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Women in war

At the time of the First World War, women were not able to serve on the front lines. Despite this, many women found unique and inspiring ways to contribute to the war effort. The women of the Voluntary Aid Detachments were one such group that made an invaluable contribution—here’s their story.

Voluntary Aid Detachments or nurse?

Voluntary Aid Detachments (VADs) and nurses are not the same. During the First World War and after, VADs were popularly known as Red Cross Nurses. “Nurse” or “sister” was commonly used in and around military hospitals by both staff and patients. However, VADs only held certificates in first aid, home nursing and invalid cookery—unlike nurses who trained for 3 years. There was frequent resentment from the nursing profession because the title implied VADs were fully trained and equal in skill and knowledge.

How could you tell them apart?

In the early days of 1915, VADs wore a “Sister Dora” stiff triangular cap. However, in an effort to placate professional nurses who were already unhappy at having to work alongside ‘amateurs’ in wartime, the military authorities introduced a new type of cap for VADs to make them easily distinguishable when in uniform. The handkerchief style cap tied at the nape of the neck was introduced and became strongly associated with the Great War VAD.

Wounded soldier with a VAD

In this photo, the VAD is on the right of the wounded soldier. Image: Great War photos.

Service cut short

In the early days of the First World War, Australian military authorities restricted VADs from serving overseas. However, in 1916, while living in Brisbane, Queenslander Lydia Grant decided to join Red Cross and go directly to the war zone with her friend Jean Darvall and several others. They left with high hopes of easing the suffering of wounded soldiers in England.

On arrival in London, Lydia was kitted out with a uniform and equipment, and allotted to the military hospital in Manchester. Early reports in her letters showed she was very happy and keenly interested in her work. That year, Manchester experienced one of its coldest winters and Lydia contracted measles. Sadly, she passed away in April 1916. Lydia Grant’s story was similar to that of many VADs serving in both Britain and France under conditions which damaged their health. Mourned by both her family and the Red Cross, Lydia was one of the rare Australian volunteers of that time who paid for her humanitarianism with her life.

Portrait of Lydia Grant

Portrait of Lydia Grant, who served as a VAD in England in 1916. Image: Imperial War Museums.

Trench tattoo

Popular culture finds its origins in many places. The trenches of the First World War may have been one of these. Soldiers wounded on the Western Front were stretchered back to casualty clearing stations where army nurses and Red Cross VADs were waiting to save lives and ease pain.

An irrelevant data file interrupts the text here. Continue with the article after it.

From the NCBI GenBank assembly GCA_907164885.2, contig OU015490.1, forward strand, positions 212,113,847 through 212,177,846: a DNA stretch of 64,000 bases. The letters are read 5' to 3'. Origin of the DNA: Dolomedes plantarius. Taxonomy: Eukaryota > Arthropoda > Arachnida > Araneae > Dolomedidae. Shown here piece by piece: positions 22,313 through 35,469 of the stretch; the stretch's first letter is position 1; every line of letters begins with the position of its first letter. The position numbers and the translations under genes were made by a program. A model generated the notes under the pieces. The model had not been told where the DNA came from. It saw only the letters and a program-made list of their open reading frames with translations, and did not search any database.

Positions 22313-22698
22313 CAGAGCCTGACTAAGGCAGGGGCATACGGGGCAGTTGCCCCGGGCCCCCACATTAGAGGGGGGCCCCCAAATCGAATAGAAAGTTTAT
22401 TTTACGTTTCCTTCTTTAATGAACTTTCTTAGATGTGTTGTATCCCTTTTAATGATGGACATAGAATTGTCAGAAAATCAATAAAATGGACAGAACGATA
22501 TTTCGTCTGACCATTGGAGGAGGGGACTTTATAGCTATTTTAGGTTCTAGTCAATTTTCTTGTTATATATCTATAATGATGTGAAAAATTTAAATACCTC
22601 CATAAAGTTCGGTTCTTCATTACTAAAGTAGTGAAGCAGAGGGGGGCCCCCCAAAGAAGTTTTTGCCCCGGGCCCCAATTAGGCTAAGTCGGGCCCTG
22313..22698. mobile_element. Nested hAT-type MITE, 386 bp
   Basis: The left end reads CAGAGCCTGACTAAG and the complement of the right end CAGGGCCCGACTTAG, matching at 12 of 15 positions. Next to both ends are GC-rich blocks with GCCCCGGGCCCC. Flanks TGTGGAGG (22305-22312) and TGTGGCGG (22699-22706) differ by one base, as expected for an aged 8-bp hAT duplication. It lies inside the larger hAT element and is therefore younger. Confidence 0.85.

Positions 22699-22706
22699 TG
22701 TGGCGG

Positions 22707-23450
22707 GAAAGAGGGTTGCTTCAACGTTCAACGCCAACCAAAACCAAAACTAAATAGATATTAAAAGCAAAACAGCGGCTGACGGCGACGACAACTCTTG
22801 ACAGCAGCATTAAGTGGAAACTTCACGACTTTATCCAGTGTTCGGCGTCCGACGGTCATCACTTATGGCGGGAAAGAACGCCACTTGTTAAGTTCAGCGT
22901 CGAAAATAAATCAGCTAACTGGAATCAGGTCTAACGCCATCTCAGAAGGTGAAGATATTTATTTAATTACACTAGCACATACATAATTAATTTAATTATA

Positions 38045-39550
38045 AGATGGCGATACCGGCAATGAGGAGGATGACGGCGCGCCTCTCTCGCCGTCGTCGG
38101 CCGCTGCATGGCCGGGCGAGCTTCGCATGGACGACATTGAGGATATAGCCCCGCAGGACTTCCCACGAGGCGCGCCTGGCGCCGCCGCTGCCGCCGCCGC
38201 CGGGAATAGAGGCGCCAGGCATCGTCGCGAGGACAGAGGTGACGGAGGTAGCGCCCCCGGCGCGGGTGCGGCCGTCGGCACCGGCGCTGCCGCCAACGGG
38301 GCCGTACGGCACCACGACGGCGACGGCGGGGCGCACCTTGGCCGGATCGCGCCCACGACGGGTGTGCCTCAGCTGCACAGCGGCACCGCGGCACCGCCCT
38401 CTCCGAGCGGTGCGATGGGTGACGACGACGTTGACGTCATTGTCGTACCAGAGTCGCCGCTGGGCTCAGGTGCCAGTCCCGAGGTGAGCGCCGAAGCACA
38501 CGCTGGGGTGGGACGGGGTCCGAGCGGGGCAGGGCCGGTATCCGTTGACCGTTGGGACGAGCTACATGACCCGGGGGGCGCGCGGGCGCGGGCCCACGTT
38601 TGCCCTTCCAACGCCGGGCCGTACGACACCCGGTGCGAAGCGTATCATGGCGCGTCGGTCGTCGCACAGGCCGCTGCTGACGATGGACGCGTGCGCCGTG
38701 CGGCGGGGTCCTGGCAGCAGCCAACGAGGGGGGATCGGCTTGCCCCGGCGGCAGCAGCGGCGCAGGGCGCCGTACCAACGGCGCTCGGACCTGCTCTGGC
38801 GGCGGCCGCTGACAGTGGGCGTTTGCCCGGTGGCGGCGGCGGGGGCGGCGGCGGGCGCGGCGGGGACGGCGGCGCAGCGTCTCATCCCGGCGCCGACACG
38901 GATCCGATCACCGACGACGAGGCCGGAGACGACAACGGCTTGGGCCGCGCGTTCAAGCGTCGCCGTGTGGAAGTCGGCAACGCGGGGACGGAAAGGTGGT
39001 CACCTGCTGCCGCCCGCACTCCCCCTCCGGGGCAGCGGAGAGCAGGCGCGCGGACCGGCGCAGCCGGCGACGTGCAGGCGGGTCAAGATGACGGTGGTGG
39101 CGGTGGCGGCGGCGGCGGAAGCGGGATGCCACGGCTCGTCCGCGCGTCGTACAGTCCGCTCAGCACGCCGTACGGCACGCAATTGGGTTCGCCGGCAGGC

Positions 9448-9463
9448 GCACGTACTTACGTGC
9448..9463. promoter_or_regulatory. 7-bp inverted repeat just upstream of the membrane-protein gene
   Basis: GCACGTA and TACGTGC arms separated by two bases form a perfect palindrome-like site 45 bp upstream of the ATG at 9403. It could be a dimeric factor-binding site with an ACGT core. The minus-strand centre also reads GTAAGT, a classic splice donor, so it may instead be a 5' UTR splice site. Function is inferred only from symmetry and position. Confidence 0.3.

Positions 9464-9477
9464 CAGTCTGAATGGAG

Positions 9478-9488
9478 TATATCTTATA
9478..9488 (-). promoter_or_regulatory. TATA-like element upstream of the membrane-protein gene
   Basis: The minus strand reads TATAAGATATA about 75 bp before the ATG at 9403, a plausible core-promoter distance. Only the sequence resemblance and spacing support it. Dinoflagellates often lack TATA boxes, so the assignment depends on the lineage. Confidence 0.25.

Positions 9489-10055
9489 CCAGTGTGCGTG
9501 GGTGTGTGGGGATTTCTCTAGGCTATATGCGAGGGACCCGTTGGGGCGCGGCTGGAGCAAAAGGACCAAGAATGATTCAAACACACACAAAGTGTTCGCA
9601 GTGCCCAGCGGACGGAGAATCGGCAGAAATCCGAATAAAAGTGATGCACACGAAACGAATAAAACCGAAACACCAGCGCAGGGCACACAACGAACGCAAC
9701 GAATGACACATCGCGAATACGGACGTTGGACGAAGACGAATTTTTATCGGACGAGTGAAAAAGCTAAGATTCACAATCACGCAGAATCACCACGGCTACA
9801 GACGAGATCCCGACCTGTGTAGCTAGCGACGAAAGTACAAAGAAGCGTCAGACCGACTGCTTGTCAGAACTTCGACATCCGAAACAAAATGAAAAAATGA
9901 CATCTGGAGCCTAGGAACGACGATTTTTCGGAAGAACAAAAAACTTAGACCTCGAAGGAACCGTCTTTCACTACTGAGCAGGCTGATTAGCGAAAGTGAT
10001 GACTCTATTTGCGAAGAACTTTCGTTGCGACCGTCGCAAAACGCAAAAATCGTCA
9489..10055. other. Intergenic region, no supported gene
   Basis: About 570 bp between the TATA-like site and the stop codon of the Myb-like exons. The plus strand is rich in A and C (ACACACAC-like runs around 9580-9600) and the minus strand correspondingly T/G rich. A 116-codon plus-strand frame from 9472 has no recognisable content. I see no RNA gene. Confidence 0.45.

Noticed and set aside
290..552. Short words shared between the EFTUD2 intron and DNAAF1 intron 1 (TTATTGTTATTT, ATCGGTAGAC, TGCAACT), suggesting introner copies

Once the wounded had been transported back to military hospitals and convalescent homes, the VAD played a key role in their long-term recovery. Soldiers were grateful for this care and the sacrifices these women volunteers made every day to help them.

A song called Rose of No Man’s Land captured this gratitude. It was written by Frenchman Leo Feist in 1918, and its widespread popularity translated into a traditional style tattoo. The Rose of No Man’s Land motif consists of a vintage-style head of a young woman wearing a Red Cross veil with a large Red Cross in the background. She is usually nestled in the middle of a red rose. The tattoo design remains a symbol of everlasting appreciation for the caregivers of the world.

Face masks or face arrest

With the rapid spread of the deadly Spanish Flu in Australia, governments passed restrictive laws to protect the population. Wearing face masks was made compulsory, and people could be arrested for not complying.

The Red Cross played a vital part during this terrible era by supplying over 700,000 masks to the public. More significantly, Red Cross called on its “army” of VADs who were already trained in first aid and had been caring for returned Anzacs.

There were 9,570 influenza cases reported in Brisbane and 11,099 in other parts of Queensland. VADs (like those pictured below) worked in quarantine stations and in hospital isolation wards to ease the suffering of affected citizens. Over 12,000 Australians died during the epidemic, including 5 VADs.

VADs wearing face masks

This extraordinary photo from 1919 gives a window into a time which today would be inconceivable. Image: Springwood Historians.

The war wattles

Although it was not the national flower of Australia at the time, the wattle became a part of the Anzac experience during the First World War. Family members sent sprigs of wattle in letters to the front and soldiers wore them in their helmets as reminders of home.

Traditionally, wattle was placed with fallen Australian soldiers before burial. The flower is also depicted on many Australian Defence Force medals, colours, standards, guidons and banners.

The VADs also found uses for the bright yellow sprigs. When soldiers returned to Australia, VADs greeted ambulance trains by handing out bunches of wattles and cups of tea.

They would also use wattle for fundraising during fetes as a means of raising money for organisations such as the Red Cross.

Wattles Wattles

Thank you to the Red Cross for developing and sharing these resources. You can also read the latest edition of Salute for details of their recent Queensland Anzac Centenary grant project, which details more fascinating aspects of Voluntary Aid Detachments history.

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Licence
Creative Commons Attribution-NoDerivs 3.0 Australia (CC BY-ND 3.0)
Last updated
13 June, 2018

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